Looking for help with the Online Safety Act - Ofcom consultations? Please get in touch. 

"Le texte est rejete!"


The French government's Hadopi  law to ban file-sharing by cutting people off the Internet has been defeated in a surprise victory for the opposition parties against the ruling Sarkozy regime.


Last Thursday, the law - correctly called  the Creation and Internet law -  was put to a second vote in the Assemblee

Generale.  French Internet campaigners, and the French media who have followed the progress of the law,  were ecstatic as the speaker pronounced "le texte  est rejete" !


"Alléluia ! C'est un miracle parlementaire ! " said Christian Paul, one of the opposition Parlementarians who had spoken against the law in the debates. " Le Titanic a coulé ! " said the centrist member Jean Dionis du Séjour, who voted with the opposition ( as reported in Liberation ).


The French MEP Guy Bono called it a ‘democratic somersault' and a victory for citizens who fought to preserve democratic values'. Bono  linked it to the Telecoms Package process in the European Parliament, suggesting that the Parliament has not yet given in to the pressure from the French government in respect of the user safeguards Amendment 138.


" Ce rejet est une formidable victoire contre la volonté du gouvernement de contrôler Internet, et sur sa politique en la matièr" said Jérémie Zimmermann, of La Quadrature du Net .


But the Rapporteur, Franck Riester, was clearly angry, blaming the opposition for manipulating the situation to create the rejection: "Je suis en colère. Nous avons été victimes d'une manipulation grossière, d'une obstruction bête et méchante des socialistes avec lesquels nous avions pourtant eu un débat sur le fond lors de l'examen du texte."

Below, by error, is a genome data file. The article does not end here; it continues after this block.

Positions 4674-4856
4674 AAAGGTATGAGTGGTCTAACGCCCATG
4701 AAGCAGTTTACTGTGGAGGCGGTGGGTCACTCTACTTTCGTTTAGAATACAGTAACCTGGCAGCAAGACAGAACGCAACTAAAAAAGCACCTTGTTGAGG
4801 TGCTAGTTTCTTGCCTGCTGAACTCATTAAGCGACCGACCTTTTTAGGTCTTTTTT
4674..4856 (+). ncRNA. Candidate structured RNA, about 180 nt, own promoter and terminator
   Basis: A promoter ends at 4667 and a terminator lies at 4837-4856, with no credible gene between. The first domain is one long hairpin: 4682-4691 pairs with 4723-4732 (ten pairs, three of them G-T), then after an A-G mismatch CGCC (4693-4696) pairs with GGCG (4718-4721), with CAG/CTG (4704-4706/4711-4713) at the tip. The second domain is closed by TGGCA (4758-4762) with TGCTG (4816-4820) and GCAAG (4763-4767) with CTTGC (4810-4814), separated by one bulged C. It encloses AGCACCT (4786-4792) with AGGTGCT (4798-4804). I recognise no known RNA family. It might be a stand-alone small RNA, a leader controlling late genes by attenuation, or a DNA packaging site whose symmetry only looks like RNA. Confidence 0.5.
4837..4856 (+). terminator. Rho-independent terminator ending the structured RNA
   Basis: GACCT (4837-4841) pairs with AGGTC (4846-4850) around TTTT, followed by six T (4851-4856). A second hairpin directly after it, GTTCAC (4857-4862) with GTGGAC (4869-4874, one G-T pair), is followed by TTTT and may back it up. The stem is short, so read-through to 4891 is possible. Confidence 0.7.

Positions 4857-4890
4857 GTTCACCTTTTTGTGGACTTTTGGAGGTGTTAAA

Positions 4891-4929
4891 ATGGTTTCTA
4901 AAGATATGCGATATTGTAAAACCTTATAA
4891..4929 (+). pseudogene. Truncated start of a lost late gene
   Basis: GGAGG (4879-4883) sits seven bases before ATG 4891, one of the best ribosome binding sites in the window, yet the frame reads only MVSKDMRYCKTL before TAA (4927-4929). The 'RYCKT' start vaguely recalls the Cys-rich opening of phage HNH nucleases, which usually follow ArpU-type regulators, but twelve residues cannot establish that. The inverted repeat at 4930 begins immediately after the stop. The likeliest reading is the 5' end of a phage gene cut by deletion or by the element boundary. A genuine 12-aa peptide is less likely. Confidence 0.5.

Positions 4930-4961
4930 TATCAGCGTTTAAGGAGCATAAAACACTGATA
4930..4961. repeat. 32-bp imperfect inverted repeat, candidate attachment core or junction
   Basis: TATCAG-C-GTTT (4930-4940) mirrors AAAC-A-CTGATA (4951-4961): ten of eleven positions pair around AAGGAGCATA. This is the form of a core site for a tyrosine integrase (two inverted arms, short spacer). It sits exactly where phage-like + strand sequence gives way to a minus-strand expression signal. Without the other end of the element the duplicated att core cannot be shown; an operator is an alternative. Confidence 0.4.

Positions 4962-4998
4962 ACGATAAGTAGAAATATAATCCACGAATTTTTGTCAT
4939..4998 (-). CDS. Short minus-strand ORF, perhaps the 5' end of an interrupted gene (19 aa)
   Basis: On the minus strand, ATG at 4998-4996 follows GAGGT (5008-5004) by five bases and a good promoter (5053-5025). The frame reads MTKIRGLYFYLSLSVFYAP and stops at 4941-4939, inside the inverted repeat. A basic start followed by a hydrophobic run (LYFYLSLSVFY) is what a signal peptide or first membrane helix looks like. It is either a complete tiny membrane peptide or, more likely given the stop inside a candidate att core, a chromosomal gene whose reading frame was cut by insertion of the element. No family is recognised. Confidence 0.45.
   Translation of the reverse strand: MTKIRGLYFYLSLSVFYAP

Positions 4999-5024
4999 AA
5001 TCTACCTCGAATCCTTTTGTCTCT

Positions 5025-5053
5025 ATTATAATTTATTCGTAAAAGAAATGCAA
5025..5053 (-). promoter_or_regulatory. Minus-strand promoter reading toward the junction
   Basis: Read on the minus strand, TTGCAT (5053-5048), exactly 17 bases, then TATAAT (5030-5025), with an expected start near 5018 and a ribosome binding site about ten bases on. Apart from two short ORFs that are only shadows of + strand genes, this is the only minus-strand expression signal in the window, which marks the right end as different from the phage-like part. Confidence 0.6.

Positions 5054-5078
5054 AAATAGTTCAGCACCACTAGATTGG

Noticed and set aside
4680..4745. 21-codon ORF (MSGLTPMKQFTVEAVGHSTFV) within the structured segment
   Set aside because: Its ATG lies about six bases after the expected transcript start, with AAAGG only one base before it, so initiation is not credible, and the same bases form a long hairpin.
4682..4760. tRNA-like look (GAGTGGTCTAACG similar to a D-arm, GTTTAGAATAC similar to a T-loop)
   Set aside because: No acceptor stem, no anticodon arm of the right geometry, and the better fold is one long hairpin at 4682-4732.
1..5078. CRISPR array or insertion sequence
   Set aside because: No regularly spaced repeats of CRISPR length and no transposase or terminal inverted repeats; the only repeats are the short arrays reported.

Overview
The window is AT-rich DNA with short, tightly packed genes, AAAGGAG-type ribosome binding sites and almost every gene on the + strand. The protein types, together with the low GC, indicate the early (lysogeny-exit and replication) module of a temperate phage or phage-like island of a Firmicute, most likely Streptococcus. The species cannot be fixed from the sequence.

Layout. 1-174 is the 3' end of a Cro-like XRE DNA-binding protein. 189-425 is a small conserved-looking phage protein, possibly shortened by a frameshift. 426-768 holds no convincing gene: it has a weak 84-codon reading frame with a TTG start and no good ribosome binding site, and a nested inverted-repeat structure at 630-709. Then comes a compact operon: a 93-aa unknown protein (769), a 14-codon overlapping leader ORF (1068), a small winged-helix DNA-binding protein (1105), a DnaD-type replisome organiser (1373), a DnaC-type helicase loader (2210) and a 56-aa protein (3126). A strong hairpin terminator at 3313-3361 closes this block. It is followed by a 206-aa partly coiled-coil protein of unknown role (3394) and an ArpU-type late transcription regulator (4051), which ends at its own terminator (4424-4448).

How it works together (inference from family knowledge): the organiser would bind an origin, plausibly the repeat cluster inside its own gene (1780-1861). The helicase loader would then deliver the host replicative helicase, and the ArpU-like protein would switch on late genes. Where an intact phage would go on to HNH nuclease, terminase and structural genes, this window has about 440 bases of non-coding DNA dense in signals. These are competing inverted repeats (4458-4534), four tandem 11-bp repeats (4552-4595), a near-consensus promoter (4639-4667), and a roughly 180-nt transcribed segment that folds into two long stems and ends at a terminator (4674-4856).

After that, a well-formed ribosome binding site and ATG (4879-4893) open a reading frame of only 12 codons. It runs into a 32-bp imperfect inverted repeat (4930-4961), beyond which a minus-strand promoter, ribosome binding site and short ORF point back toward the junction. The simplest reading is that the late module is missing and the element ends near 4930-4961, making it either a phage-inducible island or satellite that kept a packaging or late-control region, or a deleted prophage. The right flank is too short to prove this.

The composers' collecting society, the SACEM, was unsurprisinly annoyed too: "Ce vote aussi inattendu qu'incompréhensible rappelle un épisode que l'on n'imaginait pas se reproduire à l'issue d'un processus de travail de plus de dix-huit mois..."


The Creation and Internet law sought to bring in a regime for enforcing copyright on the Internet  by a series of warnings followed by suspension of Internet access, overseen by a quasi-public authority to be called the Hadopi - hence it is also referred to as the Hadopi law. It was supplemented by draconian measures such as blacklists which were designed to close all the loop-holes against people who would download  a copyrighted file.


The vote was the second one by the Assemblee Generale, and would normally be just a formality. The opposition victory was unexpected.  The Minister, Christine Albanel, has already said she intends to re-table it, and will resign if it doesn't happen. Liberation states she wants to bring it back as soon as 27 April. Technically, this can be done, however, the opposition spokesman Christian Paul is quoted in Liberation saying that he has been a member of Parliament for 12 years, and has never seen it happen.


So we wait and see whether Hadopi has a second life.



Iptegrity moves on!

May 2024: Iptegrity is being re-developed to upgrade the Joomla software.

Please bear with us until the new site is ready.

Find me on LinkedIn

About Iptegrity

Iptegrity.com is the website of Dr Monica Horten. I am an  independent policy advisor: online safety, technology and human rights. In April 2024, I was appointed as an independent expert on the Council of Europe Committee of Experts on online safety and empowerment of content creators and users. I am a published author, and post-doctoral scholar. I hold a PhD from the University of Westminster, and a DipM from the Chartered Institute of Marketing. I cover the UK and EU. I'm a former tech journalist, and an experienced panelist and Chair. My media credits include the BBC, iNews, Times, Guardian and Politico.

Iptegrity.com is made available free of charge for non-commercial use. Please link back and attribute Dr Monica Horten.  Contact me to use any of my content for commercial purposes.  

The politics of copyright

A Copyright Masquerade - How corporate lobbying threatens online freedoms

'timely and provocative' Entertainment Law Review